In the formation of the oxide semiconductor layer 603, for example, an object to be processed is held in a treatment chamber that is kept under reduced pressure and the object is heated so that the temperature of the object is higher than or equal to 100° C. and lower than 550° C., preferably 150° C. to 450° C., further preferably 200° C. to 400° C. In particular, the temperature range of 250° C. to 320° C. is preferable for dehydration. Then, a sputtering gas from which hydrogen, water, and the like are removed is introduced into the treatment chamber while moisture in the treatment chamber is removed, and the oxide semiconductor layer 603 is formed using the aforementioned target. By forming the oxide semiconductor layer 603 while the object is heated, impurities in the oxide semiconductor layer can be reduced. Moreover, damage due to sputtering can be reduced. In order to remove moisture in the treatment chamber, an entrapment vacuum pump is preferably used. For example, a cryopump, an ion pump, a titanium sublimation pump, or the like can be used. A turbo molecular pump provided with a cold trap may be used. Since hydrogen, a compound containing a hydrogen atom, such as water, or the like (preferably a compound containing a carbon atom as well) can be removed from the treatment chamber by evacuating the chamber with a cryopump or the like, the impurity concentration of the oxide semiconductor layer 603 can be reduced.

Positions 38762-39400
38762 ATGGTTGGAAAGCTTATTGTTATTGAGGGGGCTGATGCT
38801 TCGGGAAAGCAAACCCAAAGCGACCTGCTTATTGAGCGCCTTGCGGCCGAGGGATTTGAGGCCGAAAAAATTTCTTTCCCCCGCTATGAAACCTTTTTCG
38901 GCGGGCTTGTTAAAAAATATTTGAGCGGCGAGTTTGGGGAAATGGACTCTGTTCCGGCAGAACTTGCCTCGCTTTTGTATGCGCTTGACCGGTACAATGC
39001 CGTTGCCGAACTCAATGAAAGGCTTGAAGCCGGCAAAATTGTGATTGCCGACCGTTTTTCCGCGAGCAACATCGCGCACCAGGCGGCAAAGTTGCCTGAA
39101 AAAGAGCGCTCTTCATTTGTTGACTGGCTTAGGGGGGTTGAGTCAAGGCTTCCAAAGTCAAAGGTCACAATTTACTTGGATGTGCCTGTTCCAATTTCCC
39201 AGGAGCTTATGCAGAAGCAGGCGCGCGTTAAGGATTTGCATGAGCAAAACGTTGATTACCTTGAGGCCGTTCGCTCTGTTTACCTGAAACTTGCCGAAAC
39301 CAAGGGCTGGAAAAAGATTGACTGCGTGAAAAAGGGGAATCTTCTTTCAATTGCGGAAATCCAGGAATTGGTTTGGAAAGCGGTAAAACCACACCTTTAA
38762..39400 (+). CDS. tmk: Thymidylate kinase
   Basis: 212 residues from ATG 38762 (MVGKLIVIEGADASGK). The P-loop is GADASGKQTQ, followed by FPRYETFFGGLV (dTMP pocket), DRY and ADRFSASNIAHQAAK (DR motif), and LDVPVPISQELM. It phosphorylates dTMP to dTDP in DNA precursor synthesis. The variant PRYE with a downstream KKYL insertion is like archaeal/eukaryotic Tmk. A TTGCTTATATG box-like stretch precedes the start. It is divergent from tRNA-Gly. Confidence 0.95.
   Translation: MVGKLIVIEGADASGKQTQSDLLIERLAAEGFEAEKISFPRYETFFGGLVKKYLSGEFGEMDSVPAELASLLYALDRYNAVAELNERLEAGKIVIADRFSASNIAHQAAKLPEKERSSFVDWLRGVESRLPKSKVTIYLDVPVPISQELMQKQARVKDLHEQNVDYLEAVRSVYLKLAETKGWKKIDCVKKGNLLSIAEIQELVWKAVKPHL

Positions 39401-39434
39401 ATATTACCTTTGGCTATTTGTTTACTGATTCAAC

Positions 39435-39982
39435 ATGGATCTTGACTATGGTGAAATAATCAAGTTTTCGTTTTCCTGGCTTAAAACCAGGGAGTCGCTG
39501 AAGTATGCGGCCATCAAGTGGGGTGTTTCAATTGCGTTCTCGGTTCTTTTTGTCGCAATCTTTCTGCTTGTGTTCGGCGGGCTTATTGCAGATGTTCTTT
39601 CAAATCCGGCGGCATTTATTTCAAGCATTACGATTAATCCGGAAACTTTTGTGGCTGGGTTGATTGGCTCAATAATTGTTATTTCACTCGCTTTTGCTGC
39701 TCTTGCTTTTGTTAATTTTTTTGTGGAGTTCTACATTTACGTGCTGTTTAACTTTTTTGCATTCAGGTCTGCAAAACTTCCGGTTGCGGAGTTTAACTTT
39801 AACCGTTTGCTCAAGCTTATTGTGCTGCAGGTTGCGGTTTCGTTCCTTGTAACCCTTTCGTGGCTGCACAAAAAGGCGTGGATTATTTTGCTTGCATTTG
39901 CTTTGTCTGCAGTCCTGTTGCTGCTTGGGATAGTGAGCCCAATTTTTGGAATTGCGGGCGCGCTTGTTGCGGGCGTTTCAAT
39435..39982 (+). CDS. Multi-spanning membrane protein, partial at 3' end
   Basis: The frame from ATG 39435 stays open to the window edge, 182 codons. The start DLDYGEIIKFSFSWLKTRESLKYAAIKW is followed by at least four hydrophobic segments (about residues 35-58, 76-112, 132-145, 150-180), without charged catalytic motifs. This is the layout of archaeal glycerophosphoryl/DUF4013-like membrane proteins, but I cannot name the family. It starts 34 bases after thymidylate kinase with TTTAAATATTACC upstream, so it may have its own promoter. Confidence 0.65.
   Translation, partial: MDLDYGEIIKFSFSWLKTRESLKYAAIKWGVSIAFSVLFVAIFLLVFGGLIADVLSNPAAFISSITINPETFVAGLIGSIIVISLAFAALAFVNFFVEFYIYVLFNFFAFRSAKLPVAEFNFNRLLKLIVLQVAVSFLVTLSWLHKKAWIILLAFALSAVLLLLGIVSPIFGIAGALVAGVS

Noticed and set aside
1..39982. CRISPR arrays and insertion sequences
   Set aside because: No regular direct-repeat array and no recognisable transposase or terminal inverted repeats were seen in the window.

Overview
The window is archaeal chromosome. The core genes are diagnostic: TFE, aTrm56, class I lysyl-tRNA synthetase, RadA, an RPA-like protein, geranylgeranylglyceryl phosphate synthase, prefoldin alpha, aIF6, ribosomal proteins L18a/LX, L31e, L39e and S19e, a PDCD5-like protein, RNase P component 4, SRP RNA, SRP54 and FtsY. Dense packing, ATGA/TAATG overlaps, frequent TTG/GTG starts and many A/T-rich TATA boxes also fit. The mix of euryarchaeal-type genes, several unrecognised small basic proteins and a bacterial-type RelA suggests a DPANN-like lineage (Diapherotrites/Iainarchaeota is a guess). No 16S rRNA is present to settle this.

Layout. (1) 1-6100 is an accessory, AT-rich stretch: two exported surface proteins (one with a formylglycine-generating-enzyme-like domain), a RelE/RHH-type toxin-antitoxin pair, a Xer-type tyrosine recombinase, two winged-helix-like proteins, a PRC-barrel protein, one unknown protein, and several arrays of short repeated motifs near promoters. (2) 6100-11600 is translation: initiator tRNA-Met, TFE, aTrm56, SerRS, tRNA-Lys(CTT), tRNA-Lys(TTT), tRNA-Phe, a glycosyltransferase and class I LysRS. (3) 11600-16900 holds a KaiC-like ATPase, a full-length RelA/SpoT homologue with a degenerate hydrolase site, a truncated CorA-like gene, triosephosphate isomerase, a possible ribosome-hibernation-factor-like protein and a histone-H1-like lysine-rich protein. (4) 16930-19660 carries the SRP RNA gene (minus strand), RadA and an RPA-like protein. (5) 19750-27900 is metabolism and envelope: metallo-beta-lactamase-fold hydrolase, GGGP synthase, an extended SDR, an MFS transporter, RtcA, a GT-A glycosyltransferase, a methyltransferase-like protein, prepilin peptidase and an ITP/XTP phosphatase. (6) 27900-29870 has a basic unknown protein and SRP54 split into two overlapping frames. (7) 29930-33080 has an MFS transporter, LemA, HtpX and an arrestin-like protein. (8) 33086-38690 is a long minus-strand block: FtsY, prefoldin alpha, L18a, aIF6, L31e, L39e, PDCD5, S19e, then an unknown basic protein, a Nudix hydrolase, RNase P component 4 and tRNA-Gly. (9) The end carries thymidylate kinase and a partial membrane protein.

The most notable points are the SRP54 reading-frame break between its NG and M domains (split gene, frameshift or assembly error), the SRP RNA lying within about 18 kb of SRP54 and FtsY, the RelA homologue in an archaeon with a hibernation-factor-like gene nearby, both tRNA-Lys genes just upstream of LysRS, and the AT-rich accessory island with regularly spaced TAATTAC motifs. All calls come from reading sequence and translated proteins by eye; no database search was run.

The oxide semiconductor layer 603 can be formed under the following conditions, for example: the distance between the object to be processed and the target is 170 mm; the pressure is 0.4 Pa; the direct-current (DC) power is 0.5 kW; and the atmosphere is an oxygen (the proportion of oxygen is 100%) atmosphere, an argon (the proportion of argon is 100%) atmosphere, or a mixed atmosphere of oxygen and argon. Note that a pulsed DC power source is preferably used because dust (such as powder substances generated in film formation) can be reduced and the film thickness can be made uniform. The thickness of the oxide semiconductor layer 603 is 1 nm to 50 nm, preferably 1 nm to 30 nm, further preferably 1 nm to 10 nm. Using the oxide semiconductor layer 603 with such a thickness can suppress the short-channel effect due to miniaturization. Note that an appropriate thickness differs depending on an oxide semiconductor material used, the application of a semiconductor device, or the like; therefore, the thickness can be determined as appropriate depending on the material to be used, the intended use, or the like.